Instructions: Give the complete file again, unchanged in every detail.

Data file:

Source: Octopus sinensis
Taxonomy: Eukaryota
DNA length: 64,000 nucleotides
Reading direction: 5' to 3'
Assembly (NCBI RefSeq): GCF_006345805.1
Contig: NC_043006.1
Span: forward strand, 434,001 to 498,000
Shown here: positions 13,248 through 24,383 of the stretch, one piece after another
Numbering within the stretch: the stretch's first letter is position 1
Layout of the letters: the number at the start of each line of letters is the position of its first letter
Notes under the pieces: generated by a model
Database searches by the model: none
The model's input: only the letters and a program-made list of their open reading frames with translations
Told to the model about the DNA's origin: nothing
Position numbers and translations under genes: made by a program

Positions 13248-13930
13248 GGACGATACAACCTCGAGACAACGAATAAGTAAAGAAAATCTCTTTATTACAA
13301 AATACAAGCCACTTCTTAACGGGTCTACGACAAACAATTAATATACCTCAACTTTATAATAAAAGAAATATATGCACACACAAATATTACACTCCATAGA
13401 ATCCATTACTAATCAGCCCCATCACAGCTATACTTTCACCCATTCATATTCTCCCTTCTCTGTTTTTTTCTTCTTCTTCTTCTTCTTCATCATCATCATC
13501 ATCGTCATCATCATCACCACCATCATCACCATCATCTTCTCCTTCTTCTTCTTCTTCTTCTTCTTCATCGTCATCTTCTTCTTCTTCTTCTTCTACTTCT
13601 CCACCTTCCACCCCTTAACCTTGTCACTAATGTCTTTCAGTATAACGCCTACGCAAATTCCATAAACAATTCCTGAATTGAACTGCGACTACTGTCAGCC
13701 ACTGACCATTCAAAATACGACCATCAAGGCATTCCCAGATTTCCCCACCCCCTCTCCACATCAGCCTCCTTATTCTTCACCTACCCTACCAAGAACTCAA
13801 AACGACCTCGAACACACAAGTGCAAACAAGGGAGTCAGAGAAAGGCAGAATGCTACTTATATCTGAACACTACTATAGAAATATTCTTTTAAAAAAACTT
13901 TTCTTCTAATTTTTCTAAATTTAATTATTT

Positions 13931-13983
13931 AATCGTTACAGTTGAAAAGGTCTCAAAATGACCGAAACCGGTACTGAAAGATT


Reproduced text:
Source: Octopus sinensis
Taxonomy: Eukaryota
DNA length: 64,000 nucleotides
Reading direction: 5' to 3'
Assembly (NCBI RefSeq): GCF_006345805.1
Contig: NC_043006.1
Span: forward strand, 434,001 to 498,000
Shown here: positions 13,248 through 24,383 of the stretch, one piece after another
Numbering within the stretch: the stretch's first letter is position 1
Layout of the letters: the number at the start of each line of letters is the position of its first letter
Notes under the pieces: generated by a model
Database searches by the model: none
The model's input: only the letters and a program-made list of their open reading frames with translations
Told to the model about the DNA's origin: nothing
Position numbers and translations under genes: made by a program

Positions 13248-13930
13248 GGACGATACAACCTCGAGACAACGAATAAGTAAAGAAAATCTCTTTATTACAA
13301 AATACAAGCCACTTCTTAACGGGTCTACGACAAACAATTAATATACCTCAACTTTATAATAAAAGAAATATATGCACACACAAATATTACACTCCATAGA
13401 ATCCATTACTAATCAGCCCCATCACAGCTATACTTTCACCCATTCATATTCTCCCTTCTCTGTTTTTTTCTTCTTCTTCTTCTTCTTCATCATCATCATC
13501 ATCGTCATCATCATCACCACCATCATCACCATCATCTTCTCCTTCTTCTTCTTCTTCTTCTTCTTCATCGTCATCTTCTTCTTCTTCTTCTTCTACTTCT
13601 CCACCTTCCACCCCTTAACCTTGTCACTAATGTCTTTCAGTATAACGCCTACGCAAATTCCATAAACAATTCCTGAATTGAACTGCGACTACTGTCAGCC
13701 ACTGACCATTCAAAATACGACCATCAAGGCATTCCCAGATTTCCCCACCCCCTCTCCACATCAGCCTCCTTATTCTTCACCTACCCTACCAAGAACTCAA
13801 AACGACCTCGAACACACAAGTGCAAACAAGGGAGTCAGAGAAAGGCAGAATGCTACTTATATCTGAACACTACTATAGAAATATTCTTTTAAAAAAACTT
13901 TTCTTCTAATTTTTCTAAATTTAATTATTT

Positions 13931-13983
13931 AATCGTTACAGTTGAAAAGGTCTCAAAATGACCGAAACCGGTACTGAAAGATT